Background: The live rat femoral artery model is the gold standard in high-fidelity simulation for microvascular anastomosis worldwide. Despite widespread use, there is a paucity of evidence for its validity. This study aims to determine the correlation between microvascular anastomosis in the live rat femoral artery model and clinical performance.
Methods: Twenty-nine microsurgical fellows were included in the study. At the beginning and end of the 1-year fellowship, fellows were assessed performing arterial microvascular anastomoses in the laboratory in a live rat femoral artery model. Each procedure was digitally video recorded and blinded. Fellows were also assessed in the operating room at the beginning and end of training performing microvascular anastomoses in multiple free flap cases. Validated tools were used for assessment, and duration of procedure was also recorded. The results from the evaluations were compared and interfellow comparisons were performed.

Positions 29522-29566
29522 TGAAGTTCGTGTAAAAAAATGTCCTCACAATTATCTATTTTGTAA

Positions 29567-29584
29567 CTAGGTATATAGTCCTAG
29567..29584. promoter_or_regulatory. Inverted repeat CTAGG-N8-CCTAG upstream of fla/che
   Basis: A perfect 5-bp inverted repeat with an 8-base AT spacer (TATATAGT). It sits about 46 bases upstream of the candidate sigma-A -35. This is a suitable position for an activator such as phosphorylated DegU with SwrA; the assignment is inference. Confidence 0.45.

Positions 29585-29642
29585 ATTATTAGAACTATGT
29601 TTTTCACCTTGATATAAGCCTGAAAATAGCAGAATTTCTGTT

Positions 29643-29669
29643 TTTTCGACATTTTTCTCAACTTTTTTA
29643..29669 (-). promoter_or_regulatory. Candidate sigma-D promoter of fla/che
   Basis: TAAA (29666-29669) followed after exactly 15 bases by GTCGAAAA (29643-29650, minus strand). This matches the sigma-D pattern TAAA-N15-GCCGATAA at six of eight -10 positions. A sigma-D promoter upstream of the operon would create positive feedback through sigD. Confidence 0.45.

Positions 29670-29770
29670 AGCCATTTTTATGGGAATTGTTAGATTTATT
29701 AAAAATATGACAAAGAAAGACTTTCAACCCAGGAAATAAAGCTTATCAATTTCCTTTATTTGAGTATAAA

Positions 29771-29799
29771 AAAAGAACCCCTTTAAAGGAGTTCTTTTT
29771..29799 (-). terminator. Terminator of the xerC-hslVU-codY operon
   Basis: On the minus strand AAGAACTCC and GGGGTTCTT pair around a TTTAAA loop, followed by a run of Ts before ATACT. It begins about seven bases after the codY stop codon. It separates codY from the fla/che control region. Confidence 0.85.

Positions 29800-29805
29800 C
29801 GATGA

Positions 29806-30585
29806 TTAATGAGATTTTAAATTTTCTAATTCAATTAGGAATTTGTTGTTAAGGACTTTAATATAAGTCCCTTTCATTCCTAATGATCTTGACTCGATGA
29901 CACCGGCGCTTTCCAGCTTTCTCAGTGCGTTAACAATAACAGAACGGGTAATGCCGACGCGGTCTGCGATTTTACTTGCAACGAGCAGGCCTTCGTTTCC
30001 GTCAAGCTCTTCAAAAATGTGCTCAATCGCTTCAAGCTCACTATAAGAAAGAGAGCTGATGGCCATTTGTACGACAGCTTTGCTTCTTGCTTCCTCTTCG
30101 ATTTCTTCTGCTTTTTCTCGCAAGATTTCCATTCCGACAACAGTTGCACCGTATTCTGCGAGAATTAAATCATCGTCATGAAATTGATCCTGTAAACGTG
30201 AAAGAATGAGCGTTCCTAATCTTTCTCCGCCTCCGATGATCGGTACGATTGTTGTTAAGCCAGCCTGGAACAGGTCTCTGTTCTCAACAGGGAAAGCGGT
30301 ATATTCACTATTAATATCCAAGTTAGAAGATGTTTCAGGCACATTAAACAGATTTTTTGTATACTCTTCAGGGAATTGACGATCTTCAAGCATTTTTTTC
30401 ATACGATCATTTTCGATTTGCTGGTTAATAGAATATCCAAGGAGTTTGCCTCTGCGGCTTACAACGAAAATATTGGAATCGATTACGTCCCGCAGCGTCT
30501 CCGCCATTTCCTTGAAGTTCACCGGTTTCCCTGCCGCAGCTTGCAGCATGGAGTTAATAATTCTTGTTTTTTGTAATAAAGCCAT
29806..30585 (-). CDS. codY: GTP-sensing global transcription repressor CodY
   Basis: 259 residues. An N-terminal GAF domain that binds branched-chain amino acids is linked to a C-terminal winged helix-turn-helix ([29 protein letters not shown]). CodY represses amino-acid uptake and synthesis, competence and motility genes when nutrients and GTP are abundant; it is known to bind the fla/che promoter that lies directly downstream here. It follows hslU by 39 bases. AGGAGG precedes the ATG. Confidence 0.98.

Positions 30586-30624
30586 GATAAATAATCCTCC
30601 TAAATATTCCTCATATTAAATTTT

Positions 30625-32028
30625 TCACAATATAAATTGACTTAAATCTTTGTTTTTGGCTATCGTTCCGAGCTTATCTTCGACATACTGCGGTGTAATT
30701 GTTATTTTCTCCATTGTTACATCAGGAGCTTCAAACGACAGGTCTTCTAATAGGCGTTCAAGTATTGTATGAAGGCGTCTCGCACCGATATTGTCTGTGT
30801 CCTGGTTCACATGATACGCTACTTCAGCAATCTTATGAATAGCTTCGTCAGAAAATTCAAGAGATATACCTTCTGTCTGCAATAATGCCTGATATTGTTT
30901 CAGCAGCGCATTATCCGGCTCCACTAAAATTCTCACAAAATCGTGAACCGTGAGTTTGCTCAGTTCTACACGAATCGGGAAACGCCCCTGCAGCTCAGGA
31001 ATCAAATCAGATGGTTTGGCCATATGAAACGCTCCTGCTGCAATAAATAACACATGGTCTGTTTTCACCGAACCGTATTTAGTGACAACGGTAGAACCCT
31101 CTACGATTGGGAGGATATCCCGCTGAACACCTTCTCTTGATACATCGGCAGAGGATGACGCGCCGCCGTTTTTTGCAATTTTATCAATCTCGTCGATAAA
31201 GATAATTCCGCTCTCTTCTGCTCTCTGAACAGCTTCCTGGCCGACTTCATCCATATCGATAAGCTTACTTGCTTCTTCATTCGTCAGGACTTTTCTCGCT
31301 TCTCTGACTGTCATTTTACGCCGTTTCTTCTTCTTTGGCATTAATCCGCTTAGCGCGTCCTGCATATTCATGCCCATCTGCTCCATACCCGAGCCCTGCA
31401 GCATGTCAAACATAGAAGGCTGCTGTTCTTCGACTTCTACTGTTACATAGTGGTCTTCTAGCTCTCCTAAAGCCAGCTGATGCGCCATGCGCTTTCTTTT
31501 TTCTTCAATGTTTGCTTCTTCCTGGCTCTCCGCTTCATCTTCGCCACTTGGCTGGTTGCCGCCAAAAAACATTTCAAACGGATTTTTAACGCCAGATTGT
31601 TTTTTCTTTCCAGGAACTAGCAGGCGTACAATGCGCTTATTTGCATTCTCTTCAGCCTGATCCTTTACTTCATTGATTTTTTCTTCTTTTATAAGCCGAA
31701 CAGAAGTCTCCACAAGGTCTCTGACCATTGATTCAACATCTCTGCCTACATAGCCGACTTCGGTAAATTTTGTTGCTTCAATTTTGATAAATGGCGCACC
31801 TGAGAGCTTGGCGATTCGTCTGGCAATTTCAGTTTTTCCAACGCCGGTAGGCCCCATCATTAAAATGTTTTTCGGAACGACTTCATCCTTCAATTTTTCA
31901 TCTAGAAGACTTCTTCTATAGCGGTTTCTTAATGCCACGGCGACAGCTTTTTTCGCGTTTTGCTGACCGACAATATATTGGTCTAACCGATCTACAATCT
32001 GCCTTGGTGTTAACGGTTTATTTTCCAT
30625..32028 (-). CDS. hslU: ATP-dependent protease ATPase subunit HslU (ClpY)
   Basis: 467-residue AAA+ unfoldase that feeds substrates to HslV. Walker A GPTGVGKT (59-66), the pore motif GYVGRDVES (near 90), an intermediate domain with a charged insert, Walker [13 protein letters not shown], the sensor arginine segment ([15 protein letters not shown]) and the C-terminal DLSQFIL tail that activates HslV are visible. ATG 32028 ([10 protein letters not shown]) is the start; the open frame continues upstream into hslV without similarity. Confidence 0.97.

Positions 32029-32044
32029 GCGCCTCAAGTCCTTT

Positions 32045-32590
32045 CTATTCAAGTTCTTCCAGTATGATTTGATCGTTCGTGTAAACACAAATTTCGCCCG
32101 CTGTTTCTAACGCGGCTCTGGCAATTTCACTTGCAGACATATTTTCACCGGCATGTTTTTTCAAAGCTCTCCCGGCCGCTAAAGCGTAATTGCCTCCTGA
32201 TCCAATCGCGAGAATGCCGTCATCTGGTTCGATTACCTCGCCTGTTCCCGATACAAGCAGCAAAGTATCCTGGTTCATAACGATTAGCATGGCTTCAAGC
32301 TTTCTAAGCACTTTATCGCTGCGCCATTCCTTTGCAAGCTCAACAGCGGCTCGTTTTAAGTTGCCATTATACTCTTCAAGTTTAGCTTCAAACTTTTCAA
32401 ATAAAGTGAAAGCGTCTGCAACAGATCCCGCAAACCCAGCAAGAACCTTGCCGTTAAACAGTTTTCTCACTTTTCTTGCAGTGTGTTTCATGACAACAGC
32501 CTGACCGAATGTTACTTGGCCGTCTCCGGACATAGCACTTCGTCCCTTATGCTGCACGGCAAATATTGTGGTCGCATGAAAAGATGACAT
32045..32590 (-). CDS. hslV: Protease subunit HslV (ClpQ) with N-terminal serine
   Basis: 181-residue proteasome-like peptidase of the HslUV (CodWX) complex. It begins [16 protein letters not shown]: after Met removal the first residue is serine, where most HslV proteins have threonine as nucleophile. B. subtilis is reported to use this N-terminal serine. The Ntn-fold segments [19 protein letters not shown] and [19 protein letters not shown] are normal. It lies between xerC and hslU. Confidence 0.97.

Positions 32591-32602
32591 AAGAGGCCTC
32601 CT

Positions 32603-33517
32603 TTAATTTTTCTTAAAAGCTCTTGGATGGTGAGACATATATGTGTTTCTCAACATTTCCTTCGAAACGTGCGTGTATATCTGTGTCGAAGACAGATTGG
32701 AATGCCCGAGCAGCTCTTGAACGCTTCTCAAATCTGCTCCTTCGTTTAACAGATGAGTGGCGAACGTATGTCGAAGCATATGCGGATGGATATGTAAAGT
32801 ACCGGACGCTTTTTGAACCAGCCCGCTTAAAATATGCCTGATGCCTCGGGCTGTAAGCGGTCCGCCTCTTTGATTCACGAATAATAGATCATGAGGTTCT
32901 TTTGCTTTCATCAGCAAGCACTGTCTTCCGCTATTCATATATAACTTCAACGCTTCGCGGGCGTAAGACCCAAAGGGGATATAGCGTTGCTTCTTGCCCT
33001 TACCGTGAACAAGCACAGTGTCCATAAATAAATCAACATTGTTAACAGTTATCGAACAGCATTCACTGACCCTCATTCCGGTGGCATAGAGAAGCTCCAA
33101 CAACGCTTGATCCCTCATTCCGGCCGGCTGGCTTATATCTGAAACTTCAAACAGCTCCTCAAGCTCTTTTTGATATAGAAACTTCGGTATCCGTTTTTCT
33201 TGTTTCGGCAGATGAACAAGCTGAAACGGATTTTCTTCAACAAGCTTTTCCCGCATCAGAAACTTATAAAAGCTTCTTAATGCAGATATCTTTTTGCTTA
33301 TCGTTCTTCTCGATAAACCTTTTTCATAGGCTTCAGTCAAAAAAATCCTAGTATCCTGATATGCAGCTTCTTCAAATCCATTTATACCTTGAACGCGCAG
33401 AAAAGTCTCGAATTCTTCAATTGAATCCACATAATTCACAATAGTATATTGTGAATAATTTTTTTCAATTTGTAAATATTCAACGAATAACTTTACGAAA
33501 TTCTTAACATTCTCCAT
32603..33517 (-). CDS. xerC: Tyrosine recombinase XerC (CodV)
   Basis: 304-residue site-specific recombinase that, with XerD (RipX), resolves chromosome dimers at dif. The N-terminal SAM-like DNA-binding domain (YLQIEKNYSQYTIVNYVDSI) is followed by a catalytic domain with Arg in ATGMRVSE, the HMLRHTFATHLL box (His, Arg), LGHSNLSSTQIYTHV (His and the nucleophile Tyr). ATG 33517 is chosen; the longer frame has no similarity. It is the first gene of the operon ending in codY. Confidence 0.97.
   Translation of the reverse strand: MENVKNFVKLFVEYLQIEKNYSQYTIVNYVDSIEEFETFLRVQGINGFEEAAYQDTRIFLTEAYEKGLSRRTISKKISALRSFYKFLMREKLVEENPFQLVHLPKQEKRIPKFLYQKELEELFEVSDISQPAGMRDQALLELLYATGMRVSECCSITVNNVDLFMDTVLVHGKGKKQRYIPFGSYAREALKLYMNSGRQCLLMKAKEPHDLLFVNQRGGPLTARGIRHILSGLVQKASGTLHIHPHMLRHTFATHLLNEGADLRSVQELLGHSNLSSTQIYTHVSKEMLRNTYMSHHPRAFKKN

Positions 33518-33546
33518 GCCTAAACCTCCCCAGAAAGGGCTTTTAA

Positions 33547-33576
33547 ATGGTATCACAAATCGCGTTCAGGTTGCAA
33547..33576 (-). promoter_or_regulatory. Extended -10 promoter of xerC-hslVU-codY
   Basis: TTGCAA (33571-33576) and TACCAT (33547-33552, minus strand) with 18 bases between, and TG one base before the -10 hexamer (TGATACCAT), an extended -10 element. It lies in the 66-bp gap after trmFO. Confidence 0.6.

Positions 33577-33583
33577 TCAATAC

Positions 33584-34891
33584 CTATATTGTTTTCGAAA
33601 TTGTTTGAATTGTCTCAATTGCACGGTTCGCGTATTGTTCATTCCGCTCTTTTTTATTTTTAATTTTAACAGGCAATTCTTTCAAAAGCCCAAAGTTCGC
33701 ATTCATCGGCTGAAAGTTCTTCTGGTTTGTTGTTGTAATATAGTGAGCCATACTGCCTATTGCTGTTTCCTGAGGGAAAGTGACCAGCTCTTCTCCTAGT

Results: At both the beginning and end of the fellowship, there was no significant correlation between clinical performance evaluations during operating room cases and laboratory evaluations. In the laboratory, higher performance scores were associated with faster times at both the beginning and end of the fellowship.
Conclusion: Contrary to conventional wisdom, microsurgical skill in the live rat femoral artery model in the laboratory does not correlate with clinical performance in the operating room. This calls into question the utility of this model for training purposes. Further research is necessary to corroborate these results and potentially establish experimental models with greater validity and reliability.
- intraoperative evaluation
- rat model